We left our home in Norfolk VA mid-day on Saturday for Fairfax VA to see Adam and Melissa. We we planned an overnight stay before heading to Williamsville, NY. We changed it up a bit and drove to Fairfax by way of the Eastern Shore through Annapolis MD.
Since we hadn't seen the Maryland State Capital, we drove there for a quick visit in the middle of the afternoon. We parked downtown near the Vistor's Center in the public garage and walked the two blocks to the capitol.
The Maryland State House
sits atop the what seems like the highest point in the city.
The capitol is small by some standards but is rich in history. It is the oldest State House in continuous use in the U.S. That note is quite amazing to us since it goes back to 1772.
It has a beautiful dome that is unique as it is made completely of wood with no nails.
The current State House is the third to be located on the site. The first one burned in 1704, the second was completed in 1709 but was not adequate for the growing colony. The current structure was started in 1772 and completed in 1779.
The State House has the distinction of being the only State Capitol to serve as the nation's capitol from November 26, 1783 - August 13, 1784.
I took the diagram from self-guided tour brochure that gives a layout of the the old portion of the State House at the top and the annex which was joined to the existing building during the 1902-1906 construction period.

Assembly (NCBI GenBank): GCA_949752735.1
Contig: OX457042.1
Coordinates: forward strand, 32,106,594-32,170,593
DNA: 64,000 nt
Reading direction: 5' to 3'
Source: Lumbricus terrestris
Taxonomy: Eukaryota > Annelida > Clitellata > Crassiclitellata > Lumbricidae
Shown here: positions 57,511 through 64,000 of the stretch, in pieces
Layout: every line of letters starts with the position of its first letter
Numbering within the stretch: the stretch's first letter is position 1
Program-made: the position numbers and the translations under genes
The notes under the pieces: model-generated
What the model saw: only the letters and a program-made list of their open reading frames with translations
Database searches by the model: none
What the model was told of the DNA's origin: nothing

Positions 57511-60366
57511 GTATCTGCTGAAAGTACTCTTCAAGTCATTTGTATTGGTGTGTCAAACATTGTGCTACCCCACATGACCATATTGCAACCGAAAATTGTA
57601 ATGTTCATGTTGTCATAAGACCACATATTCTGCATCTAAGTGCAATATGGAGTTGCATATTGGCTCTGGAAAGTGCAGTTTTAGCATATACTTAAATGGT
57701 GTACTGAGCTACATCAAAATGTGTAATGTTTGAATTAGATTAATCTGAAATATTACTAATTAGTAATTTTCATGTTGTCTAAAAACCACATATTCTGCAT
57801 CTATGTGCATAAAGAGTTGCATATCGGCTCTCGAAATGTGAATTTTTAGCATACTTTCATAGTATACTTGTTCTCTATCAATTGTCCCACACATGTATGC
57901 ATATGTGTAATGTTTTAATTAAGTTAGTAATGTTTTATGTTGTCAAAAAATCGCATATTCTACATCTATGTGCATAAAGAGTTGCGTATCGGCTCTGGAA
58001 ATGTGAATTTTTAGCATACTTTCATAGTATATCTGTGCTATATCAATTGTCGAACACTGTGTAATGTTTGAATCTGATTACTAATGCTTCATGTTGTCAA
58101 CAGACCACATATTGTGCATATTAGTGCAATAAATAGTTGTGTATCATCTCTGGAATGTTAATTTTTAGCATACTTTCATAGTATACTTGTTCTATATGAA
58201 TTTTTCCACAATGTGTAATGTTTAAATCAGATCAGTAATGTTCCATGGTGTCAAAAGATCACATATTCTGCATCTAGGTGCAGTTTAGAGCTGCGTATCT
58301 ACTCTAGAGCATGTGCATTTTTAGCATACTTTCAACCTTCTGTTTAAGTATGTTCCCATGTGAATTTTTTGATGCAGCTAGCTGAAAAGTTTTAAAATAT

The building included spaces for both the bicameral body with 47 members in the Senate and 141 representatives in the House of Delegates. We took a self-guided walking tour and viewed the old House Chambers which was set up as a replica of how it appeared in 1876 - 1905.
Something I don't remember seeing is a walking area that was an additional thickness of the existing carpet pattern where viewers walked. I don't know why that caught my eye.
Next we saw a collection of silverware from the USS Maryland housed in the next room on the same side.
The silver service was created in 1906 and depicts 167 scenes from Marlyland's 23 counties and Baltimore city.
Across the hall is the Old Senate Chamber's where General George Washington resigned his commission as Commander-in-Chief of the Continental Army on December 23, 1783.
A painting as well as a statute captures the event in the Old Senate Chambers.
The State House is also the place where the Treaty of Paris was ratified, ending the Revolutionary War.
The Senate Committee and Stairwell Rooms house two galleries with important paintings.
The walls are filled with paintings of key figures in Maryland's history including Washington, Lafayette and Tilghman at Yorktown, and John Hansen who was a delegate to the Continental Congress
and at one time served as President of the Continental Congress. I've never heard of him. But that's one reason we go to these places -- to learn.
The Stairwell Room is surrounded with paintings showing important Maryland events.
Displays includes paintings showing George Washington's travels through the Revolutionary War, the four Maryland signers of the Declaration of Independence and the signing of the Treaty of Paris.
We spent about an hour at the State House trying to absorb as much as we could and then continued our drive to Fairfax to see Adam and Melissa and spend the night with them.
Thanks for joining us today on the Roadrunner Chronicles!